The interoperability rule has mandated payers to share across member- and plan-level information with the help of two Application Programming Interfaces (APIs) – patient access and provider directory. The rule also clearly identifies distinct data sets that need to be shared through both the APIs, as illustrated below.
Having discovered what data needs to be shared, the next big question for enterprises is understanding how to extract this data. To make the necessary data available to its members through open APIs, enterprises primarily have to perform these three key steps: source system identification, data mapping, and data transformation.
Although the interoperability rule defines IT investments payers, providers, and Health Information Technology (HIT) vendors must make, enterprises also need to plan for other critical aspects such as infrastructure scalability and data security in parallel. These areas will be crucial given the increasing data volume and demand for more streamlined services around data access and utilization.
The exhibit below illustrates the key IT remodeling themes and corresponding transformation levers for interoperability implementation in a healthcare enterprise.
The interoperability rule states that healthcare enterprises should establish API interfaces for all systems handling member/patient data and that the data transferred among healthcare entities – including the member/patient – should be in a standardized format. A robust API-led interoperability strategy can help healthcare enterprises curb the data liquidity issue within their ecosystems. The FHIR-based APIs will enable data format standardization between different endpoints, decrease development time, and save storage space on endpoint devices.
But just creating and establishing FHIR-based APIs will not suffice. Enterprises need to integrate and orchestrate formats other than FHIR. While connectivity with standard or off-the-shelf systems will be easier, homegrown/custom systems will be challenging to map to FHIR standards. In-house development teams and technology vendors will have to create workarounds to modify existing components that consider the potential variability in medical terminologies.
With the implementation of FHIR-based APIs, enterprises must assess scalability challenges within their existing infrastructures. To accommodate the upcoming member/patient data access requests and enable quick data retrieval, enterprises should start to manage their current data storage and compute capacities. Enterprises can approach the data scalability and infrastructure issue by either leveraging existing infrastructure to build an FHIR-based layer or partner with technology vendors to leverage their data, cloud, or FHIR platforms.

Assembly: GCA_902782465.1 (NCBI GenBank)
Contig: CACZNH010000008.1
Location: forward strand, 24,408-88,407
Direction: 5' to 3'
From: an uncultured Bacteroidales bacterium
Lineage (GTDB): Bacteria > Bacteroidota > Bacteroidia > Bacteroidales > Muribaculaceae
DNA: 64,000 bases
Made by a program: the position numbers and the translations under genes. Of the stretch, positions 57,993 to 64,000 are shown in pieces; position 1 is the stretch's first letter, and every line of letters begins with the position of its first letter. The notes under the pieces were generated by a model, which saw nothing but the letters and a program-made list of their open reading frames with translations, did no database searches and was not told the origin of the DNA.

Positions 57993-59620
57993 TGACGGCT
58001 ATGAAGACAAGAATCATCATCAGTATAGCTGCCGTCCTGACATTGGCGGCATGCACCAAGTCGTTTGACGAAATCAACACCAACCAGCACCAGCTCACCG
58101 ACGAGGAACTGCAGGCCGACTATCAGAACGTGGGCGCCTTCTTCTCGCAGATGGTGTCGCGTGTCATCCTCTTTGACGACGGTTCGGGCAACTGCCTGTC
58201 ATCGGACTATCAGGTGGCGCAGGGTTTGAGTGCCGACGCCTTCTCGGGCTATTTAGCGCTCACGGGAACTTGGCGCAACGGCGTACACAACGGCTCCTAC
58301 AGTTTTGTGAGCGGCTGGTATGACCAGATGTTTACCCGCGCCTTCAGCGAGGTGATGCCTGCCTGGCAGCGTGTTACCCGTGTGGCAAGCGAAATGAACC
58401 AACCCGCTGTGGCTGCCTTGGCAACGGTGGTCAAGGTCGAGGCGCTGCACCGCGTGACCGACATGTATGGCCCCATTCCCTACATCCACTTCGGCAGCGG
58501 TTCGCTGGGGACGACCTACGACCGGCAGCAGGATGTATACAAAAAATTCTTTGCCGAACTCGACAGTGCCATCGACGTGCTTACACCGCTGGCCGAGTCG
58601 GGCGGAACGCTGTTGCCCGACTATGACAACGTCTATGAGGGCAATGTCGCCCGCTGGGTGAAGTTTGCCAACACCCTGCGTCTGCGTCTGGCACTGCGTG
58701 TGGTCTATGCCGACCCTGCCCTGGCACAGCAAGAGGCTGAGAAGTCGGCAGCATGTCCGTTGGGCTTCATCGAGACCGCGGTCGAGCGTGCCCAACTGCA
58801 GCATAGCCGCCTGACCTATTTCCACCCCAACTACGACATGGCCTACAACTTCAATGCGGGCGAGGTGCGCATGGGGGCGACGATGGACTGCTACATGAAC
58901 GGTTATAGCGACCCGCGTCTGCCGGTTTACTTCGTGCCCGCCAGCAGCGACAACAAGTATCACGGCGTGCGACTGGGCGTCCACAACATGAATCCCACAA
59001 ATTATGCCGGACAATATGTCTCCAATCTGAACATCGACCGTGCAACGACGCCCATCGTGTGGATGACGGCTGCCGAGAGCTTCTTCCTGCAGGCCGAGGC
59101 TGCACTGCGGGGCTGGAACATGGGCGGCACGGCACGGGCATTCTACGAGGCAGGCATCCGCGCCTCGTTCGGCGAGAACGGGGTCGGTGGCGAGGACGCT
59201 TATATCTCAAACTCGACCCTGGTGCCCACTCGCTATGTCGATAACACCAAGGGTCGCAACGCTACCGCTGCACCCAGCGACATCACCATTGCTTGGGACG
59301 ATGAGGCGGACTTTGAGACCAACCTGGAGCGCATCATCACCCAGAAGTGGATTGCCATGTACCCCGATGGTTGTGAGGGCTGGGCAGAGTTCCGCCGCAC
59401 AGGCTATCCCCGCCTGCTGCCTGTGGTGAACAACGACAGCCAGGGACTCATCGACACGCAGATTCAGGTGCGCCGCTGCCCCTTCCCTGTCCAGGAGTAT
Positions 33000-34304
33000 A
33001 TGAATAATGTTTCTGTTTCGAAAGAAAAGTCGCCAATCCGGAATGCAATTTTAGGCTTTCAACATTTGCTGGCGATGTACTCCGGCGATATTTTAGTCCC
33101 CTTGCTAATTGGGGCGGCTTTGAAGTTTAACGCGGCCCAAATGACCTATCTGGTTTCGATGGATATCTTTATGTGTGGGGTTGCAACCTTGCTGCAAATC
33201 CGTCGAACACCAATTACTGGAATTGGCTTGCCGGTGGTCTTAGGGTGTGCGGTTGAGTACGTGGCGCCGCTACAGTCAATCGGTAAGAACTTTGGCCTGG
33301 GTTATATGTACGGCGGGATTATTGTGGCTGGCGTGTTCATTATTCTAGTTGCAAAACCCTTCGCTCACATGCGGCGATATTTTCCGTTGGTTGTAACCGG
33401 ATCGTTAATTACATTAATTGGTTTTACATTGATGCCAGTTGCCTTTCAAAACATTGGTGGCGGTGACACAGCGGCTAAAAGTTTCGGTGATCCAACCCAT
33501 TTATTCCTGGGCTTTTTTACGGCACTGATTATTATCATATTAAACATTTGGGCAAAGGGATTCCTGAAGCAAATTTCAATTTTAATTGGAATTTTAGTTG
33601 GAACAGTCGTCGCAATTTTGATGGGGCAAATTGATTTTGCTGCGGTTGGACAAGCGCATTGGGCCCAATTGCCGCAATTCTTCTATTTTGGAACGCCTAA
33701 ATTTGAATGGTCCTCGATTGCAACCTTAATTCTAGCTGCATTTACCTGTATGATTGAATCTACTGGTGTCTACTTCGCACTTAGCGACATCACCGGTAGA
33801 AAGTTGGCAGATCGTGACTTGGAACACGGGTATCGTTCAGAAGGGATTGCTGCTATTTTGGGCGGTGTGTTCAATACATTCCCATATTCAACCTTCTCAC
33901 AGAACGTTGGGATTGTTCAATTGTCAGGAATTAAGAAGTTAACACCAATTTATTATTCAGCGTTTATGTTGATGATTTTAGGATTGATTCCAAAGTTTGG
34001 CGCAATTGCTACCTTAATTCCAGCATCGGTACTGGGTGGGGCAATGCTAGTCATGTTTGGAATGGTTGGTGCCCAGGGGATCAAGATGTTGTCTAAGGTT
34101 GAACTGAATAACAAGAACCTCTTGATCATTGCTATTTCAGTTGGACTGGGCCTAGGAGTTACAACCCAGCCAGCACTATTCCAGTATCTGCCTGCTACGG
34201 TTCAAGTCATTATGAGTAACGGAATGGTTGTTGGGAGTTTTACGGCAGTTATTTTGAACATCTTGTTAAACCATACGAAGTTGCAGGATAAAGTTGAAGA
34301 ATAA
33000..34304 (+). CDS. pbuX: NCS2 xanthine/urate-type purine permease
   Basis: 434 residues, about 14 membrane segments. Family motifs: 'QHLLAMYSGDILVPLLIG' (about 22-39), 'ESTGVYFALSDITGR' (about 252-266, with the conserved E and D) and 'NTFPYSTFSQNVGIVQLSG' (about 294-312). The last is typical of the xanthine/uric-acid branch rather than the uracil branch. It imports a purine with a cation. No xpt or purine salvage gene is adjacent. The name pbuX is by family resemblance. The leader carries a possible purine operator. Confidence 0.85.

As healthcare enterprises will have access to multiple data sources, healthcare interoperability might open the door to security breaches and cybersecurity threats that may not have existed if the data resided within the enterprise. With the influx of data from other healthcare entities, current standard security checks might not be able to cross-reference and validate the identity of the entity requesting access, creating openings for data breaches. To manage these security challenges, added investment in particular focus areas (e.g., application penetration testing, consent management, member education) can help enterprises achieve sustainable data security.
While enterprises are complying with the CMS mandate, an increased focus must be put on how they can look beyond regulations to address some of the key pain points in the industry, such as patient experience, care management and outcomes, and total cost of care. With data flowing seamlessly across the healthcare ecosystem, enterprises should identify and invest in areas that would be crucial to creating long-term business value while also giving them a competitive edge.
As part of our third blog in this series, we will next cover how healthcare enterprises can approach the interoperability rule beyond the mandate to reap long-term benefits, key investment areas, value for enterprises, and an interoperability enablement framework that provides a view into the required IT components for regulatory compliance and what goes beyond regulation.
Please feel free to reach out to [email protected] to share your experience and ask questions.